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Torrid Hanyu sets new standard with stellar short

Kozuka improves on practices; Abbott misses quad, sits third at Skate America

Yuzuru Hanyu's 95.07 points broke the world record, but his coach, Brian Orser, thinks the Japanese phenom can do even better.
Yuzuru Hanyu's 95.07 points broke the world record, but his coach, Brian Orser, thinks the Japanese phenom can do even better. (Getty Images)

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By Lynn Rutherford, special to icenetwork.com
(10/20/2012) - Yuzuru Hanyu, a 17-year-old from Sendai who skates with the abandon of a fearless showman and has jumps to match his flair, fired on all cylinders at Skate America on Friday, setting a new world record score for a short program.

His 95.07 points eclipsed the previous record of 94, earned by countryman Daisuke Takahashi at the World Team Trophy in Tokyo this spring. And the scariest part is Hanyu's coach, Brian Orser, thinks his skater can do even more.

"We have a lot more polish to go," said Orser, who trains the teen in Toronto. "He's a little bit more controlled. But we need to get some toes pointed and some leg extensions. He can do all of his elements a little bit better. To put them all into one program would be sensational, but that's where we have to go."

Hanyu was pretty sensational here, opening his "Parisian Walkways" short with a flawless quad toe that earned 12.30 points and later floating through a perfect triple Axel and triple Lutz-triple toe combination. His fast and flowing steps were forceful but not wild, helping him gain program components ranging up to 9.25 points.

"It is an extremely high score; I was very surprised," Hanyu said. "But I want to concentrate to finish this competition. This is just the short program; we still have the free to skate. I want to control my emotions to the very end."

Hanyu attributed his world record partly to a rule change: This season, jumps done past the halfway point of the short gain a 10-percent bonus. Orser and choreographer Jeff Buttle took full advantage, placing his Axel and combination late in the program.

"I put two difficult jumps toward the end, and the rules have changed since last season," Hanyu said. "This is just my first Grand Prix, though, so I don't want to get too excited.

"I was focused on my technical score, which was over 50, which was very surprising. I wasn't paying much attention to my program component, so I was very surprised they were so high (51.71). But I've been practicing quite well, and I'm hoping to carry this to my free skate."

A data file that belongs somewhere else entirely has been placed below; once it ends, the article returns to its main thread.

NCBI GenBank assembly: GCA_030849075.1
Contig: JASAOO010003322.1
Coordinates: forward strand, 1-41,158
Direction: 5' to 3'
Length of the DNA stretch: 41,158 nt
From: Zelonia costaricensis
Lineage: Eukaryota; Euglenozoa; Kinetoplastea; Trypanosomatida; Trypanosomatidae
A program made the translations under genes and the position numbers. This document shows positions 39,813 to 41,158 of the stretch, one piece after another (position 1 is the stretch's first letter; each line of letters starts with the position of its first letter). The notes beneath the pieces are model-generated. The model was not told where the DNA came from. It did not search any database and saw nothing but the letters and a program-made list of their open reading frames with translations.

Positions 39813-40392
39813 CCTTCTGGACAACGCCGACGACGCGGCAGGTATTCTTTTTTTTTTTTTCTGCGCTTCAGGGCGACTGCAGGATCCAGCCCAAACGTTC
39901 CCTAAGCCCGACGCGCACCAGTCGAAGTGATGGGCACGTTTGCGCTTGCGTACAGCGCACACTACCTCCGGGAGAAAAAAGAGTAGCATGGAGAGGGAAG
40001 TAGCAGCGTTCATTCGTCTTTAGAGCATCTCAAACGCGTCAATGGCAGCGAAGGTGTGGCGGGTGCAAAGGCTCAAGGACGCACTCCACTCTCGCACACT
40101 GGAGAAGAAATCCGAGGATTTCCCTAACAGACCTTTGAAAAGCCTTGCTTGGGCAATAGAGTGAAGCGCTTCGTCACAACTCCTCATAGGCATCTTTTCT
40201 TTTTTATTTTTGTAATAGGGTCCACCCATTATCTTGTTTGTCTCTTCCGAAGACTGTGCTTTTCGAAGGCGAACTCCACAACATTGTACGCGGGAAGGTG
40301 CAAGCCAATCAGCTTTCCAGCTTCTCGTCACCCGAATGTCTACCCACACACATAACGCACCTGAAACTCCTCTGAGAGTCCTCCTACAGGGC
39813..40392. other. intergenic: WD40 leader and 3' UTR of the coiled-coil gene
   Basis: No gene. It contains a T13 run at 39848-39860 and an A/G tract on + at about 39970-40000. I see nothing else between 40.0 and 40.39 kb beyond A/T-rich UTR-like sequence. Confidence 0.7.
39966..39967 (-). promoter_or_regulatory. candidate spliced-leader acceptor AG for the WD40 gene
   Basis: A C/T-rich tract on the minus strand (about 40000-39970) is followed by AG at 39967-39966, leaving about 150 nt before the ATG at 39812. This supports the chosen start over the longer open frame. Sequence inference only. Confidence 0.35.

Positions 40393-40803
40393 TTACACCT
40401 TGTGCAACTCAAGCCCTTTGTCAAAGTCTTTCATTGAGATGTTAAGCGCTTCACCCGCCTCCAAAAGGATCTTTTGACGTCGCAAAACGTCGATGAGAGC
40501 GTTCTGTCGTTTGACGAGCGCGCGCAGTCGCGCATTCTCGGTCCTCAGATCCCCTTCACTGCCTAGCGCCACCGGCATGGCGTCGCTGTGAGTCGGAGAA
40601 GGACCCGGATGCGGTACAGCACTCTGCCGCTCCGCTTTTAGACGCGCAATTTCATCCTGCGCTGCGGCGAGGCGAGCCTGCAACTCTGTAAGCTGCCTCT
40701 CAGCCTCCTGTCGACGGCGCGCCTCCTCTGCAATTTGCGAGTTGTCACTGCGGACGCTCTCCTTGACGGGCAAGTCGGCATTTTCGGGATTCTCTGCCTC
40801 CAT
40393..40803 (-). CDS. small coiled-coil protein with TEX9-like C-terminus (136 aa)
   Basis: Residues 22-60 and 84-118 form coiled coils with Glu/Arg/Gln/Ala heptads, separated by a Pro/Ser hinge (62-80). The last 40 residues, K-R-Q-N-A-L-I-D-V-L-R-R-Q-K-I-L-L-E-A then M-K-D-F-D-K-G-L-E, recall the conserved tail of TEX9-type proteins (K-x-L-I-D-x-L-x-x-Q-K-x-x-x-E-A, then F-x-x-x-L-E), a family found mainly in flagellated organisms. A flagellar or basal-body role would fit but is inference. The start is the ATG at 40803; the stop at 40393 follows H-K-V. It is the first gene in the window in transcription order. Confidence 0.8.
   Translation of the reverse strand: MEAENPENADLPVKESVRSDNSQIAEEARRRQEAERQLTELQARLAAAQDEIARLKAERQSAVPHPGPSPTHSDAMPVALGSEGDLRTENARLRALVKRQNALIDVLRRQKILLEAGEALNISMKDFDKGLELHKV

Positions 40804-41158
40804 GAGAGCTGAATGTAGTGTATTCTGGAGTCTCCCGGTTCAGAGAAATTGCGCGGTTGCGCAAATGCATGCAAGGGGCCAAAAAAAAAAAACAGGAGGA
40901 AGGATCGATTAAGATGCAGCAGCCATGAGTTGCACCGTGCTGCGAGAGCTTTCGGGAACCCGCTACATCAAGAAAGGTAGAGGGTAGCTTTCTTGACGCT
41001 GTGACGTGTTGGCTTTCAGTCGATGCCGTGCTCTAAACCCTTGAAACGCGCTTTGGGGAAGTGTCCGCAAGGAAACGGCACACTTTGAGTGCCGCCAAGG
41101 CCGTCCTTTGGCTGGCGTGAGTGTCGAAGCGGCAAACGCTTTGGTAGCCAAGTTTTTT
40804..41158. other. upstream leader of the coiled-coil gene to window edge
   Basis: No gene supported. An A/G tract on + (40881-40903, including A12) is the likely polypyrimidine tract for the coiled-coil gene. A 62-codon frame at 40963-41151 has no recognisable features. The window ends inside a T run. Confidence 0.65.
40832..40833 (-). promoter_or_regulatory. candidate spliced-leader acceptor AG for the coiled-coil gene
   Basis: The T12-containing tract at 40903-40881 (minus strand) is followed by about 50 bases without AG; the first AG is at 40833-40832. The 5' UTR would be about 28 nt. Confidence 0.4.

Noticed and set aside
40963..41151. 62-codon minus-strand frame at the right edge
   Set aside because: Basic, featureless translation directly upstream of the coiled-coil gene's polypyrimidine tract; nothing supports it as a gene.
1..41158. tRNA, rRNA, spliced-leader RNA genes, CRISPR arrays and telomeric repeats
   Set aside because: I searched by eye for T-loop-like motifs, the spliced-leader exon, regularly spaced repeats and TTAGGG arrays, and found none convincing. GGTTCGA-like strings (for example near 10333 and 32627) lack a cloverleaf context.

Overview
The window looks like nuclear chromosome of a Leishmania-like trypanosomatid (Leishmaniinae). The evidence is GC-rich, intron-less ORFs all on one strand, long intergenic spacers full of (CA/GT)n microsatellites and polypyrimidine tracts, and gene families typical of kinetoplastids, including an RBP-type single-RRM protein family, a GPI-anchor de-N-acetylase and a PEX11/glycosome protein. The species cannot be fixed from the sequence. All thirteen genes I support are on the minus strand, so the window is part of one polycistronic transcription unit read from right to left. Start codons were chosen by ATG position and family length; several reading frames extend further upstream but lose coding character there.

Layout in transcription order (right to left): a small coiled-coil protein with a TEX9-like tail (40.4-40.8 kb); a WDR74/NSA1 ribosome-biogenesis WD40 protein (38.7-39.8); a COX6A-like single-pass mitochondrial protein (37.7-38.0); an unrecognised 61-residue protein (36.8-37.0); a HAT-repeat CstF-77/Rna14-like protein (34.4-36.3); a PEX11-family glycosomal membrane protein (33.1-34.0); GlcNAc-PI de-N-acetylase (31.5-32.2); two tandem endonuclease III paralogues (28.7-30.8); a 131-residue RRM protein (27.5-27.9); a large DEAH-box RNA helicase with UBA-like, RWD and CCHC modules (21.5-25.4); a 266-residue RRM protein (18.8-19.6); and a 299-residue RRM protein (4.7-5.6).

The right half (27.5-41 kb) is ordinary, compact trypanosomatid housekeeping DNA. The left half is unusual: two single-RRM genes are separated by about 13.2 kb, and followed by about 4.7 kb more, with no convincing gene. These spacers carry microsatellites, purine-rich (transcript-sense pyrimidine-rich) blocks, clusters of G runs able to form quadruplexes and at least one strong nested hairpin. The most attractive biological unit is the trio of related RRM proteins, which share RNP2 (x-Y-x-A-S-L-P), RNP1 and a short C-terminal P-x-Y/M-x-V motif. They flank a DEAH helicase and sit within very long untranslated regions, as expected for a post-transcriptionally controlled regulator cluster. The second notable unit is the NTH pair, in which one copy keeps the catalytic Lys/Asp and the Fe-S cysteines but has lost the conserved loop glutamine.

Takahiko Kozuka, the 2011 world silver medalist, shrugged off poor practices here to nail his short to the theme from Exodus. Japan's 2011 champion hit a quad toe, triple Axel and triple Lutz-triple toe, earning 85.32 points.

"I am very happy I was able to skate clean today," Kozuka said. "The score is my personal best, and this is a good score to build on, so I'm hoping to perform well tomorrow."

Jeremy Abbott had warned that his quad toe, re-tooled to be done on a curve, was still a work in progress. He was right; a fall on the jump was the only blemish in his spiffy "Spy" short, choreographed with So You Think You Can Dance champion Benji Schwimmer to highlight crisp steps and complex and controlled arm movements. The U.S. champion gained 77.71 points to finish third, but is more than 17 points behind Hanyu.

"My goal for here was to put the quad in both programs, get my levels, and make sure the rest of my jumps were solid and completed so one mistake wouldn't topple the whole program," Abbott said. "I came today and did exactly what I wanted to do and I'm really proud of that.

"I got a good score, better than a lot of my scores last season, so I've got to work on the consistency of the quad and go up from here."

Armin Mahbanoozadeh, fourth in the U.S. last season, fell on his quad attempt, but the rest of his short to "Kashmir" was solid, earning 68.27 points. He sits seventh with 68.27 points.

"It's been a rough few days for me," said Mahbanoozadeh, who trains in Colorado Springs under Christy Krall. "I sprained my ankle yesterday (Thursday), so I've been constantly trying to get back on my feet. I had a fantastic warm-up today that didn't translate to the performance, but overall I'm happy with it."

Douglas Razzano, the fifth-ranked U.S. man, fell on his two opening jumps, the quad toe and triple Axel, before landing a triple toe-triple toe combination. He earned 57.06 points for 10th place.

"We changed the order of the first two elements to try to be more successful with the quad," Razzano said. "My Axel is usually very reliable, and I like having that one done and out of the way. We're going to have some evaluations to do when we get home."